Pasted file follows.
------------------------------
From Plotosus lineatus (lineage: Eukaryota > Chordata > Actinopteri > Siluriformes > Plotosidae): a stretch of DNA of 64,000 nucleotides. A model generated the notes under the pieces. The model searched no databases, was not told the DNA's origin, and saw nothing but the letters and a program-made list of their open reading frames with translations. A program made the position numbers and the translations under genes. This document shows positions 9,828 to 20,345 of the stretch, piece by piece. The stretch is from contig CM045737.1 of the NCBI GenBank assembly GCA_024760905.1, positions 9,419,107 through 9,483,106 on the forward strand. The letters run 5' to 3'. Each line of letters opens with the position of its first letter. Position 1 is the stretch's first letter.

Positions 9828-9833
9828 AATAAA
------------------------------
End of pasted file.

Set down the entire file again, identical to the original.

From Plotosus lineatus (lineage: Eukaryota > Chordata > Actinopteri > Siluriformes > Plotosidae): a stretch of DNA of 64,000 nucleotides. A model generated the notes under the pieces. The model searched no databases, was not told the DNA's origin, and saw nothing but the letters and a program-made list of their open reading frames with translations. A program made the position numbers and the translations under genes. This document shows positions 9,828 to 20,345 of the stretch, piece by piece. The stretch is from contig CM045737.1 of the NCBI GenBank assembly GCA_024760905.1, positions 9,419,107 through 9,483,106 on the forward strand. The letters run 5' to 3'. Each line of letters opens with the position of its first letter. Position 1 is the stretch's first letter.

Positions 9828-9833
9828 AATAAA